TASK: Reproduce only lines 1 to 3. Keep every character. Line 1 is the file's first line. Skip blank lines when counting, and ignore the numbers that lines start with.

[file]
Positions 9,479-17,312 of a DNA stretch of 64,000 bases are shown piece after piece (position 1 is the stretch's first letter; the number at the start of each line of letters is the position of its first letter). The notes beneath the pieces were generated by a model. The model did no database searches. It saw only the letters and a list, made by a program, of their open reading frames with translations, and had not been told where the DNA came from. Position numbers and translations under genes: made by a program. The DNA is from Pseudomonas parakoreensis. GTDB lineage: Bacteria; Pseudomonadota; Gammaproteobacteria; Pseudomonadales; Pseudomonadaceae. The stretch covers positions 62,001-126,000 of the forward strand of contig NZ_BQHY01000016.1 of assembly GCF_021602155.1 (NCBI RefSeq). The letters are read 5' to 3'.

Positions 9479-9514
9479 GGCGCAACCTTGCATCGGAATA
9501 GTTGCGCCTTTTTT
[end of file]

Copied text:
Positions 9,479-17,312 of a DNA stretch of 64,000 bases are shown piece after piece (position 1 is the stretch's first letter; the number at the start of each line of letters is the position of its first letter). The notes beneath the pieces were generated by a model. The model did no database searches. It saw only the letters and a list, made by a program, of their open reading frames with translations, and had not been told where the DNA came from. Position numbers and translations under genes: made by a program. The DNA is from Pseudomonas parakoreensis. GTDB lineage: Bacteria; Pseudomonadota; Gammaproteobacteria; Pseudomonadales; Pseudomonadaceae. The stretch covers positions 62,001-126,000 of the forward strand of contig NZ_BQHY01000016.1 of assembly GCF_021602155.1 (NCBI RefSeq). The letters are read 5' to 3'.

Positions 9479-9514
9479 GGCGCAACCTTGCATCGGAATA